position. any argument can be maligned and misused. the reciprocity is a entirely legitimate position to take. there's value to this position as i agree there's value to dan's position even though i'm not going to adopt one of them. my problem with the reciprocity is we're not reciprocal investors. we don't want the same thing as the chinese do. we can't have matching legislations and a blind application of reciprocity is simply not going to work. it's not interesting. the u.s. and china are not mirror images. we want different things out of the investment relationship. we want want the same rules. reciprocity works on the wto because there's many, many participants. it's not the ideal solution but it's a legitimate point to make. now, this is how you know that this is the correct answer. it has a little asterisk to it. [laughter] >> that means footnotes. [laughter] >> i'm reduced to a footnote. the heritage foundation is not used to being in the middle and
compromising on anything. but that's where i ended up in this typology. this is actually the right position and i'll tell you why. there are substantive and technical positions. we disagree on policy and i'll tell you where the disagreement comes from. everybody who's in this community, the people up here, the people out there, certainly myself, has had this experience of how do we get china to change its behavior economically? we want the chinese to change. we want them to move to where the market -- i have a long argument that the chinese have been moving away from the market for a good 5 or 6 years now. but even if you don't buy that, we want china to move. people in the administration, people in this room, everybody in the community -- you always have this problem well, where's our leverage? there's the answer. the u.s. has all leverage. we threaten them and we cut off their market access and we punish them and people are uncomfortable with this. it undermines the existing -- it
undermines the u.s. economy to some extent and more to the point it undermines the existing international system. we have an example of noncoercive -- directly coercive leverage and that's chinese investment to the access. we have coal, we have metals we have managerial access. we're not land sensitive like the australians are, the canadians are, chinese outward investment is not --.. diversification, it's a history of, we want to invest in the u.s. and we couldn't because of the seno deal, and that's when we started looking elsewhere. why? why does the u.s. have this potentially unique role? australia, canada, there are other countries that have protective organizations but they don't have a scale. we have a scale that absorbs chinese investment that no other country can get close to matching. forget chinese investment, not that it's not important, and dan is right not to talk about it.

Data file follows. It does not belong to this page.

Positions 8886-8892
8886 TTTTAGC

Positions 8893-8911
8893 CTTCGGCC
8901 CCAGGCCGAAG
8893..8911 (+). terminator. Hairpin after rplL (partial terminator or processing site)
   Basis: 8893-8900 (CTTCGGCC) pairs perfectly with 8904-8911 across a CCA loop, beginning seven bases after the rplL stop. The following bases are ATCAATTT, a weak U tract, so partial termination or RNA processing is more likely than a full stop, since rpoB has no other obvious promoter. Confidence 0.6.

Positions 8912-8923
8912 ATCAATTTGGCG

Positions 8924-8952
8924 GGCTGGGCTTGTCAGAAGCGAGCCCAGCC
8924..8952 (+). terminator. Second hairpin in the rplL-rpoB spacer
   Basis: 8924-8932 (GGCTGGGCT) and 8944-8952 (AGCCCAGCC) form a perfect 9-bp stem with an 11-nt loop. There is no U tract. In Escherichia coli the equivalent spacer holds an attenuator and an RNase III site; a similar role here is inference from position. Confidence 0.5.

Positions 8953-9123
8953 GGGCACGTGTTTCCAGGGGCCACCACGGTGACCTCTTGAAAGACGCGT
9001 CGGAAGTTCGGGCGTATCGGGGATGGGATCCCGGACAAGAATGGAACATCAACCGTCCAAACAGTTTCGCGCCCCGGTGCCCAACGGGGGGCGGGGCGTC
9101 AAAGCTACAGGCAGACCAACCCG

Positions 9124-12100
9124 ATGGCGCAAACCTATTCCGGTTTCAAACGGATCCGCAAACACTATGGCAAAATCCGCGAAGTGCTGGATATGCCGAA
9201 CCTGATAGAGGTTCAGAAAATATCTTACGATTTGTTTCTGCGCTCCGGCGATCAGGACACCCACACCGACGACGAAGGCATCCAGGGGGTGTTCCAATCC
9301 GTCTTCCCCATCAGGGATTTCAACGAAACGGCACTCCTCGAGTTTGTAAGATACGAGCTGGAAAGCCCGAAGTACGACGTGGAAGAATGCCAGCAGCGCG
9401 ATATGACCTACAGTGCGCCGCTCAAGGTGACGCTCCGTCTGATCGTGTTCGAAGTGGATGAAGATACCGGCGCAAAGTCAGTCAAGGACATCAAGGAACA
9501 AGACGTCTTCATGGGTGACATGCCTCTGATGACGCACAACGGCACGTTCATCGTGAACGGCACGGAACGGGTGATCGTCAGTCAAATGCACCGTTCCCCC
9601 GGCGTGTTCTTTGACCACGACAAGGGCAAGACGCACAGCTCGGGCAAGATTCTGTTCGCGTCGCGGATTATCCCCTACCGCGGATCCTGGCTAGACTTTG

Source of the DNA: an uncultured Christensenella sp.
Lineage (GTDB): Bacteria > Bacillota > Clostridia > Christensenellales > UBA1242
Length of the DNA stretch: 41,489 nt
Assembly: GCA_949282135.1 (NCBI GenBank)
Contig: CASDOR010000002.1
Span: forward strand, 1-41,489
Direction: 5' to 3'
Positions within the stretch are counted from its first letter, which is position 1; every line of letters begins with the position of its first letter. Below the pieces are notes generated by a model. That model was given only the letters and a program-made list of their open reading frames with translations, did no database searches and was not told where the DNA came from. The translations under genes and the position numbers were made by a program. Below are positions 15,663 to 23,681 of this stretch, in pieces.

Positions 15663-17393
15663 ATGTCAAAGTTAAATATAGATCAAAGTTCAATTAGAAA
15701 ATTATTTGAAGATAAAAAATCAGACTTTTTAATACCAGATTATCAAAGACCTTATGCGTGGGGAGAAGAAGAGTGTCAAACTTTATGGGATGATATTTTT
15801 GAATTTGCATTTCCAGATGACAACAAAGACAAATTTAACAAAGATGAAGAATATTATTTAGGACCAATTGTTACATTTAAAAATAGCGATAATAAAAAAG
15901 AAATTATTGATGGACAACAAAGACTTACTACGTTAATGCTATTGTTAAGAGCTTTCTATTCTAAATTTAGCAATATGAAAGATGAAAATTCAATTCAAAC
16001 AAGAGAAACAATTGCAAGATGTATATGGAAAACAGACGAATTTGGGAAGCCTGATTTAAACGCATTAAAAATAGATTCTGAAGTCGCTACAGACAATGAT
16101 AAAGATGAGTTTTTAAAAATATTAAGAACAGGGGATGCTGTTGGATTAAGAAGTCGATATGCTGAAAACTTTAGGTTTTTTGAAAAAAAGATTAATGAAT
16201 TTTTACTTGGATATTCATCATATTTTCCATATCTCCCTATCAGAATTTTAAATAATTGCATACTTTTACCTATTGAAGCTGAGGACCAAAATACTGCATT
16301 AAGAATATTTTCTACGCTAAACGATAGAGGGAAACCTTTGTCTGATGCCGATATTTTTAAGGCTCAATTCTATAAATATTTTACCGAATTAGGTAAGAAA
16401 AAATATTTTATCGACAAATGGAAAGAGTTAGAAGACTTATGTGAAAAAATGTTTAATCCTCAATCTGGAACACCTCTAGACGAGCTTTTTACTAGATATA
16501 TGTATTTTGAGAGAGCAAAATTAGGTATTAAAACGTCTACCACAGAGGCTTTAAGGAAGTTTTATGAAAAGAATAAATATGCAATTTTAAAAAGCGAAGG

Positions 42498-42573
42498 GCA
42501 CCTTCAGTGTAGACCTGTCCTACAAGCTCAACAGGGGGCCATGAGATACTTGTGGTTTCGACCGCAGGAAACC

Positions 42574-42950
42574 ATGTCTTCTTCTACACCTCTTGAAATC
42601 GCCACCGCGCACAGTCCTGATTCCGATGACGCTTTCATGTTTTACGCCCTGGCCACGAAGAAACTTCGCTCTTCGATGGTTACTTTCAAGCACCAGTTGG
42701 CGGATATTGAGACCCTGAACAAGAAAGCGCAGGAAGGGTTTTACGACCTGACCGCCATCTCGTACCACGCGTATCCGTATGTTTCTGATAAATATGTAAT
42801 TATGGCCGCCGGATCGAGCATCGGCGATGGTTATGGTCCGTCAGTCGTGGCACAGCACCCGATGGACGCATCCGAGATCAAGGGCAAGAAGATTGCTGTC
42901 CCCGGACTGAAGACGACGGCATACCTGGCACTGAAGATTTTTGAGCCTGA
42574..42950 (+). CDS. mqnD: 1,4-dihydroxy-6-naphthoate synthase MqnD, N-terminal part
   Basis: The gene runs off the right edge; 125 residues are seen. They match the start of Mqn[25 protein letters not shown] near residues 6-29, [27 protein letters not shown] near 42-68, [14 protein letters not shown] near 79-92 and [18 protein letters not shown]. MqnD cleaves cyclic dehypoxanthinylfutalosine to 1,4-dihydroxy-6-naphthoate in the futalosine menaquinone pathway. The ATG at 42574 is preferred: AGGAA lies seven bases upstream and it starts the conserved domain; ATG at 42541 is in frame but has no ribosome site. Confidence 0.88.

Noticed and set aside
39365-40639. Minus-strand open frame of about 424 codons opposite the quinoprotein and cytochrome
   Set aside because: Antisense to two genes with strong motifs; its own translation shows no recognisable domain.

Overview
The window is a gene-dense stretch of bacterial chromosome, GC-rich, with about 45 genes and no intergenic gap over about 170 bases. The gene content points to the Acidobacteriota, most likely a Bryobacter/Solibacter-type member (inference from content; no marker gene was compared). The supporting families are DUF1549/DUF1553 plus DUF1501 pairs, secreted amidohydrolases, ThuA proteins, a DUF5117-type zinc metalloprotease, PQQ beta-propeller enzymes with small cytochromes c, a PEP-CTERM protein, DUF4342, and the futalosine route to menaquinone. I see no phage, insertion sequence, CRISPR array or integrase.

there is exactly one country in which china converts treasuries to: us. they can convert from one set of u.s. assets to another set of u.s. assets. that's what foreign exchange means. if china wants to diversify, this is it. we have something that's potentially -- not now -- extremely valuable to the chinese and it's a positive inducement to change chinese behavior. it's not a magic bowl, it's not going to get china to do what they want, that's ridiculous. but we'd really like to reduce or change the role of state-run enterprises. it's a legitimate american concern and has a lot of impact on u.s. trade as well, distorts the u.s. economy given china's size. it's you want to free chinese investments to the u.s., how about free flow of money in and out of china. these are all connected, issues to the united states.